Silicon and Solar Cells
The Silicon Crunch and the Solar Market
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Now, with that out of the way, let's discuss the most recent story the big boys just caught up with.
Silicon Supply for Solar Cells
In one of my latest articles, "News and Notes from Solar Power 2007," I devoted an entire section to silicon and its tight supply.
I discussed the ongoing silicon crunch of the past few years, and how that might not be an entirely bad thing for solar investors . I also hinted at the silicon mini-crisis coming to an end as new suppliers and refiners came online and capacity expanded.
And what happened this morning, a Reuters' story broke that discussed these very issues, stating that some makers of solar energy cells (what those in the know would call photovoltaics) would "boost production by more than half next year, as a material shortage dogging the alternative energy sector starts to ease."
At times I feel as though these guys scour the Green Chip archives for their news stories.
Granted, the silicon issue is an important one, and one that should be covered. But it just seems a little odd that the big news players are always the latest to the game.
And of course, I'm not going to be outdone by Reuters. So I've dug up the dirty details on the current state of silicon and where it's headed in the short-term.
So without further ado I give you. . .
Silicon's Short-Term Outlook
Silicon supply has been tight since 2005, mainly due to policy-driven demand growth. This was only exacerbated by the lack of companies that possessed the necessary chemical expertise for necessary for purifying and refining silicon.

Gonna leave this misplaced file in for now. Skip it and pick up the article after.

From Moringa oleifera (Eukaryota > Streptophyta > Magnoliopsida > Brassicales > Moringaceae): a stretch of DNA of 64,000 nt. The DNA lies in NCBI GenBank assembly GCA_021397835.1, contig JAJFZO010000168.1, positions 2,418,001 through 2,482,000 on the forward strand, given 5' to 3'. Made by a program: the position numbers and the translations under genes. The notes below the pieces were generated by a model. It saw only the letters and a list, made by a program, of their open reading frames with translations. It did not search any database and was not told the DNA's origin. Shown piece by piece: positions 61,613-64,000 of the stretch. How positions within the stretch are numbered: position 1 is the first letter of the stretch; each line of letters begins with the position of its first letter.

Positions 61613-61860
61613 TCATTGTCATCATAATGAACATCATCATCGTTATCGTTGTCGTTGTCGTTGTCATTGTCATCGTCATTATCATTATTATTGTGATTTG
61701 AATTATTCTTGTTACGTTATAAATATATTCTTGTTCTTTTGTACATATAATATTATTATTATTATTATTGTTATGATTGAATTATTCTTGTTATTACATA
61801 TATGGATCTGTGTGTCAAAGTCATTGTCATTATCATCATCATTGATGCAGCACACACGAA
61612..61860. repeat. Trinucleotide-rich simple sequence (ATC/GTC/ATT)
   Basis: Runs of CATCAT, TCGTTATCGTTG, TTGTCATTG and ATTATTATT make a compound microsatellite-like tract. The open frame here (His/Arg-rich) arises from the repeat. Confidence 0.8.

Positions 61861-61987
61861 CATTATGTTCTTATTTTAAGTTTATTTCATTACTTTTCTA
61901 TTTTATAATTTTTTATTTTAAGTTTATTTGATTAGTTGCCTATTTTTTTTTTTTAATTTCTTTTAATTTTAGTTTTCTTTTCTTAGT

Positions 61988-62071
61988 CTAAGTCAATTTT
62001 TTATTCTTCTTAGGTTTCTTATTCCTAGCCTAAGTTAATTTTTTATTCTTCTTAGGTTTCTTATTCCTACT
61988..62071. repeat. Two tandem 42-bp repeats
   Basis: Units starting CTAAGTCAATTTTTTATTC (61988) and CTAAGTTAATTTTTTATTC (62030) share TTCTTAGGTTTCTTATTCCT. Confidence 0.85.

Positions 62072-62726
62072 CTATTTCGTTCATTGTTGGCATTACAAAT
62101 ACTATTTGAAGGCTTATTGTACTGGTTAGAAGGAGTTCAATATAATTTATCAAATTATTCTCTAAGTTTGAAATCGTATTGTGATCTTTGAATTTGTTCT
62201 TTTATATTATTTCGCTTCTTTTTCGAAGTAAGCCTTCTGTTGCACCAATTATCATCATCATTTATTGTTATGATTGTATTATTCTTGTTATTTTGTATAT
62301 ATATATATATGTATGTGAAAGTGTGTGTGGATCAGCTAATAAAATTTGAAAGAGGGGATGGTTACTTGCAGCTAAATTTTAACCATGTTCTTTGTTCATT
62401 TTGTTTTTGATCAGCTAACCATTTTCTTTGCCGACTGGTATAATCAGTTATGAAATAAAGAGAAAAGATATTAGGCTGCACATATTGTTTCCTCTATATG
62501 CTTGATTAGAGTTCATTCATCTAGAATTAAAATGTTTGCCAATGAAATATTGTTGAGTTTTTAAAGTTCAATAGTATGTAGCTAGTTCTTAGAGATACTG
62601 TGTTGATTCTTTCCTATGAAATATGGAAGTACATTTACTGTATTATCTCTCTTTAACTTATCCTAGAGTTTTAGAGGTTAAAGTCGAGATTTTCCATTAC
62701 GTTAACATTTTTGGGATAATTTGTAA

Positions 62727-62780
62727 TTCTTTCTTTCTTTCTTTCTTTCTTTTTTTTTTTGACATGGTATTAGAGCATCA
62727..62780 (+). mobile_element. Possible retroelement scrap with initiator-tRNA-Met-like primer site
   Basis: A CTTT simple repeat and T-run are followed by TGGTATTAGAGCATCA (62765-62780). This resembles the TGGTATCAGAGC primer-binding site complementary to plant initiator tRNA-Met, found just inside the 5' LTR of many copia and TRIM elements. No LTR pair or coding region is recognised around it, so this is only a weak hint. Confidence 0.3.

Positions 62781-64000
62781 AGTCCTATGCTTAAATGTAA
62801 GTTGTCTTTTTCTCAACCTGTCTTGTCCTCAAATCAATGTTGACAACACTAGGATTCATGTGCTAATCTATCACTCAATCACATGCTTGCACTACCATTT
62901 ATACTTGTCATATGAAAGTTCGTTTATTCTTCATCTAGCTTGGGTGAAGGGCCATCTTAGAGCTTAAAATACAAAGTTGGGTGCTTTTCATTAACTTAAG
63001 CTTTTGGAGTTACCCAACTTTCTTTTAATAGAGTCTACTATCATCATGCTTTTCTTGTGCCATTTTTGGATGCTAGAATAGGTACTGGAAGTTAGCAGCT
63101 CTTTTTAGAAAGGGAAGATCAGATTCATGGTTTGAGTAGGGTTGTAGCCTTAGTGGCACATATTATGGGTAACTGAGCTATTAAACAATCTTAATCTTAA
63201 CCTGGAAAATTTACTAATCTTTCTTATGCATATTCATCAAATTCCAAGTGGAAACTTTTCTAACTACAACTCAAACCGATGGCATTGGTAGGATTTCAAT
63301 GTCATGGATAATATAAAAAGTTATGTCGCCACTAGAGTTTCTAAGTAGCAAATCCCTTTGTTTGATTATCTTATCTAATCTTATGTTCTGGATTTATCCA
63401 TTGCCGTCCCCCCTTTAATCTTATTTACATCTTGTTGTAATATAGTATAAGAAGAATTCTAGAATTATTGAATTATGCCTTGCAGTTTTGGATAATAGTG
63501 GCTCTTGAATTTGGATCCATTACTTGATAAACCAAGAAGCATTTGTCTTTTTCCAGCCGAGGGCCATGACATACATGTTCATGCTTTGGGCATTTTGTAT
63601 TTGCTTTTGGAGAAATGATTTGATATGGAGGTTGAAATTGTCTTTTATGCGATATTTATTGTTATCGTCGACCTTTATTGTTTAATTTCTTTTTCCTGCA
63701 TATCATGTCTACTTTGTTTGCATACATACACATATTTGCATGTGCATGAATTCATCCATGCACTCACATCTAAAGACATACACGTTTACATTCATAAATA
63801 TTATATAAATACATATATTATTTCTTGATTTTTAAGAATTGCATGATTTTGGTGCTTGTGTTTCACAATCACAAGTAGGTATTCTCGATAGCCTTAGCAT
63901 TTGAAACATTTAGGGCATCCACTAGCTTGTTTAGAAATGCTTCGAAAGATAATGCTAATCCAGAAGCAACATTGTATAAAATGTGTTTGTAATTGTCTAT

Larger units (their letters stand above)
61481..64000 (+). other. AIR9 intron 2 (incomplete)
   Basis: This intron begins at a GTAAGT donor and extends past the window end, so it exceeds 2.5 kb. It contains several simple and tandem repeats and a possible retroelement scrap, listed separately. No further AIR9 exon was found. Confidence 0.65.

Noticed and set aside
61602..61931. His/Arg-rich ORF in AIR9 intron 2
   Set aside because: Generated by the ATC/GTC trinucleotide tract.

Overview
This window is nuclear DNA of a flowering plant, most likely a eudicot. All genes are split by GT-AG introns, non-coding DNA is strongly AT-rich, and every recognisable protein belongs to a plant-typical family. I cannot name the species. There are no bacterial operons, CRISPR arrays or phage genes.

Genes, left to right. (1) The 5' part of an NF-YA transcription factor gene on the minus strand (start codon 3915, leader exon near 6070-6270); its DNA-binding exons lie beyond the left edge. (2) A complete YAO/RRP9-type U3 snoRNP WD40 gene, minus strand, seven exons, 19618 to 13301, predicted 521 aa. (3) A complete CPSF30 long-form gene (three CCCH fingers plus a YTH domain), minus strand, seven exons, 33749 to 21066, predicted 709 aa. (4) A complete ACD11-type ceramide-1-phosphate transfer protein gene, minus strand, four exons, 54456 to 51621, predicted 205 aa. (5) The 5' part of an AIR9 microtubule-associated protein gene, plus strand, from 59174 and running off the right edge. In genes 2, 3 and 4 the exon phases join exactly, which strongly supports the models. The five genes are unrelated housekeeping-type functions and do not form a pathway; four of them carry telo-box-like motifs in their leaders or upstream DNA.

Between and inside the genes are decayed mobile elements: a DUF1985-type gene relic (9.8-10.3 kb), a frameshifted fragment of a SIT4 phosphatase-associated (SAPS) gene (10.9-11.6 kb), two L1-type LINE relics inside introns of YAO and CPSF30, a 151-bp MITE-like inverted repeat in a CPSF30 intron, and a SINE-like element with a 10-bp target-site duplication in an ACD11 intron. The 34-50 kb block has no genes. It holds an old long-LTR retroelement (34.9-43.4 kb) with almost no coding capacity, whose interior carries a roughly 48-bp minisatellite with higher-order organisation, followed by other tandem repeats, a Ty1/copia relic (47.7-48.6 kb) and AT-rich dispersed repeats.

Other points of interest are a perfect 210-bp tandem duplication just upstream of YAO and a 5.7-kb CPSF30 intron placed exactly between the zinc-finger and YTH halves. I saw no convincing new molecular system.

Essentially, that led to a monopolization of the silicon market by only a few players, whose gross profit margins have expanded to 60% and beyond. We're talking about companies like Hemlock, Wacker (DE: WCH888), Tokuyama (JP: 4043), MEMC (NYSE: WFR), and REC (NO: REC).
This is what those companies produced in 2006, in metric tons:
- Hemlock 8,350
- Wacker 5,775
- Tokuyama 5,300
- MEMC 4,100
- REC 5,250
But if you take a look at the 2008 production predictions by these industry stalwarts, you can already see how the problem is starting to abate.
- Hemlock 13,000
- Wacker 9,013
- Tokuyama 5,500
- MEMC 6,675
- REC 6,667
But beyond just these silicon giants, there are also some new players coming online that will help to increase supply while driving down cost.
Here in the U.S., Hoku Scientific (NASDAQ: HOKU) is making good strides to break into the market. Their Idaho plant is currently under construction and they should be producing at least 1,000 metric tons by 2009.
And SolarWorld (Xetra: SWV.DE), which didn't produce any silicon at all in 2006, is anticipated to be producing 4,000 metric tons per year by 2009. Also keep an eye out for Japan's M. Setek, China's Total, Canada's Silicium Becancour, Slovenia's SolarValue, and Norway's Elkem.
Silicon's Bottom Line
Contact prices have been rising since 2003, but they have begun to level out. Spot prices are also starting to come down, having reached the ridiculous levels of $300 per kilogram in late 2006.
So, according to the latest estimates, substantial new supplies will flood the market by the second half of 2008.
Right now, every new capacity that comes online--no matter how small--is beneficial. And the companies that do this could see a significant rise in their stock price.
After the crunch is over, and silicon prices continue to fall, traditional manufacturers will see increased profits as well.
Green Chip Stocks readers will be benefiting from all angles.
You see, any media outlet can comment on an event as it unfolds. But we get you the information you need to profit--like some of the info I've provided here--before anyone else even knows what's going on. I guarantee Reuters has no idea about some of the up and coming silicon producers I've just discussed.
So to take the leap from free info to massive profits, click here .
Until next time,